John Cooper of Farella, Braun + Martel. Courtesy photo

SAN FRANCISCO — In the furiously paced, headline-grabbing legal feud between Google’s driverless car unit Waymo and rival Uber, there are huge sums at stake, big Silicon Valley egos, and armies of high-octane lawyers on either side.

And then there is John Cooper.

A lifetime litigator at the midsize San Francisco law firm Farella Braun + Martel, Cooper was tapped in April to be the “special master” in Waymo’s trade secrets case against Uber, putting him at the center of what could be seen as a battle for the future of the autonomous vehicle industry.

It’s a role that is more common in complex civil cases, like antitrust class actions, where there are dozens of parties and different types of claims, or patent cases involving sophisticated technology. In the multidistrict litigation targeting Volkswagen with claims over its diesel emissions scandal, former FBI Director Robert Mueller III served in a similar role as “settlement master.”

But in a sign of just how heated the Waymo-Uber spat has become, U.S. District Judge William Alsup of the Northern District of California appointed Cooper to be a neutral party who could head off fights over access to sensitive documents, and ensure that Uber, which has earned notoriety for bucking authority, is complying with the judge’s orders.

Cooper’s role is comparable, perhaps, to a glorified traffic cop. When Waymo’s lawyers and experts need to inspect Uber’s devices to gather evidence for their trade secrets theft claims, Cooper will stand by to ensure they’re not abusing the opportunity to get up-close-and-personal with a competitor’s technology. If Waymo’s legal team says that Uber has failed to hand over relevant files, Cooper can look and make a first call as to whether Uber is permitted to keep them under wraps.

If either side still disagrees, they can bring the issue before Alsup or U.S. Magistrate Judge Jacqueline Scott Corley, who has been put in charge of handling the case’s prolific discovery fights. But the idea is that Cooper commands enough respect from both sides that they will generally abide by what he says—and keep the judges’ dockets from overflowing.

So far, that appears to be the case. At a discovery hearing in late May, Corley thanked Cooper for his work and said he had been “invaluable” in keeping the case running.

It’s not an altogether unfamiliar position for Cooper, a native Coloradan who speaks in a calm, friendly tone that seems removed from the hyperventilating pitch of Silicon Valley’s legal skirmishes. He served as special master before in the early 2000s in the civil antitrust cases against Microsoft Corp. that were brought as follow-ons to the Department of Justice’s anti-monopoly action.

More recently, Cooper was also called on by Alsup to represent an independent expert that the judge appointed in a billion-dollar copyright case between Oracle Corp. and Google Inc. Alsup, known for his pointed skepticism, didn’t trust the damages numbers that either side was pitching.

When asked why he had volunteered Cooper’s name again for the Waymo case—in fact, without consulting Cooper first—Alsup said in an email to The Recorder that Cooper is a “genuine trial lawyer of the highest caliber and, better still, a member of the American College of Trial Lawyers.”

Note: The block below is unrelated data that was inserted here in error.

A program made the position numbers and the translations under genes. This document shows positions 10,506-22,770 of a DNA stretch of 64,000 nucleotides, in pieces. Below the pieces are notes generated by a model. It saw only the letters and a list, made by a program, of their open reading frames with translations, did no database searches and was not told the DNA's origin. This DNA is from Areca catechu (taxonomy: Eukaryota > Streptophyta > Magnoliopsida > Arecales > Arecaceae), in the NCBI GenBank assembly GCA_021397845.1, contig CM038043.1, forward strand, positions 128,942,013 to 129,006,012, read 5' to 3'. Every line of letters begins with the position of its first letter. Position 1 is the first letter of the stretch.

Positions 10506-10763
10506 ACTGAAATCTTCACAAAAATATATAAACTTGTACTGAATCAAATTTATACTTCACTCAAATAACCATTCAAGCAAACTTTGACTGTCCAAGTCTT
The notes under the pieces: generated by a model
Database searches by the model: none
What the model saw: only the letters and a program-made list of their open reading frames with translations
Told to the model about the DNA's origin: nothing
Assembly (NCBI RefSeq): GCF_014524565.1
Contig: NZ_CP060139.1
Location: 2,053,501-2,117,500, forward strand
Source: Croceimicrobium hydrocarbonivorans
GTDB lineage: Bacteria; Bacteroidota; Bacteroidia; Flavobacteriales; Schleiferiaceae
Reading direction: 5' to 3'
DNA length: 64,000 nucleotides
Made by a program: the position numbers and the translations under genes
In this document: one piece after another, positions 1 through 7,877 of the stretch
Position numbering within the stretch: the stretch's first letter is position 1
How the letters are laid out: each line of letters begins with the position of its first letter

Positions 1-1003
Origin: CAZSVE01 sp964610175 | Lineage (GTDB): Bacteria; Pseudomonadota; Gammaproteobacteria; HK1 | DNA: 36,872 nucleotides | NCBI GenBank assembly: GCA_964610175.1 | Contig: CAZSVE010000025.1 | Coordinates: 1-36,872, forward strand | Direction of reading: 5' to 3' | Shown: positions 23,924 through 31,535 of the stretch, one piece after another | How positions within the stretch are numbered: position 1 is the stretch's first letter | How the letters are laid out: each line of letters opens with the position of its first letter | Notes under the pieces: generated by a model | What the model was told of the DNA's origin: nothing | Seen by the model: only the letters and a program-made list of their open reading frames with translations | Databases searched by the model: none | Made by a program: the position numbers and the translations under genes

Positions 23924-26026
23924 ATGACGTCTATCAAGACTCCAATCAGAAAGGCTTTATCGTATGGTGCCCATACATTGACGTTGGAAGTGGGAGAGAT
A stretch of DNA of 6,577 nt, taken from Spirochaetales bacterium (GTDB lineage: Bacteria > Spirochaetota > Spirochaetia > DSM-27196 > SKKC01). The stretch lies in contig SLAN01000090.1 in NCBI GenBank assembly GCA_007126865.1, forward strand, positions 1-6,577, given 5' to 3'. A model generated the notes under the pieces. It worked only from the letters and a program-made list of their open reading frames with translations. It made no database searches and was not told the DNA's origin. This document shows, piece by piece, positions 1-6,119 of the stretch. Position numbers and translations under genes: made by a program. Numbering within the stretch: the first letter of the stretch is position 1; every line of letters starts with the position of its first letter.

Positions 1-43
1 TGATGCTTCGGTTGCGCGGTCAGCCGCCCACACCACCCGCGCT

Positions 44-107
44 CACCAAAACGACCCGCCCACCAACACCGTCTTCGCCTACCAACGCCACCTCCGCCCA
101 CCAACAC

The judge added: “Those are his main qualifications but he’s also a IP lawyer, so he has all bases covered in serving as a special master in this case.” Alsup also said that he’s “proud to call [Cooper] a friend, dating back to the mid-1980s.” (Apparently not wanting too much to be made of that fact, the judge signed off his email: “WHATEVER.”)

Cooper declined to be interviewed for this article. But those who have interacted with the Farella partner characterize him as an old-school litigator, with a no-B.S., “get to it” attitude.

“I would characterize him as quietly confident,” said James Kearl, the Brigham Young University economics professor Cooper represented in the Google-Oracle case. “He was never a guy that needed to match ego with ego. But John is a confident guy, he knows where he stands.”

In that case, Cooper’s job was to help Kearl know what he had to prepare for the court and guide him through depositions, including by taking Kearl’s academic questions and putting them to the experts that Oracle and Google had hired. He was also going to be the one to examine Kearl on the witness stand, although neither Oracle v. Google trial reached the damages phase where the expert would have testified.

There is a key difference between the Oracle case and the Waymo litigation: Cooper and his associates are getting paid this time around. Although Cooper worked pro bono in Oracle v. Google, he’s charging $1,100 per hour in the driverless car case, split 50-50 by the companies.

At an April 13 hearing, Alsup made a point of noting that. “Everyone ought to know that Mr. Cooper pro bono did a huge thing in the Oracle versus Google case, and he did that without any compensation,” the judge said, according to a transcript. “[A]nd he’s a model of what lawyers are in this district, and so—but this time I want it to be clear, you get paid.”

Ben Hancock is a San Francisco-based reporter for The Recorder and Law.com. He writes about the future of litigation, including third-party finance, legal data analytics, and artificial intelligence in the law. Contact Ben at bhancock@alm.com. On Twitter: @benghancock.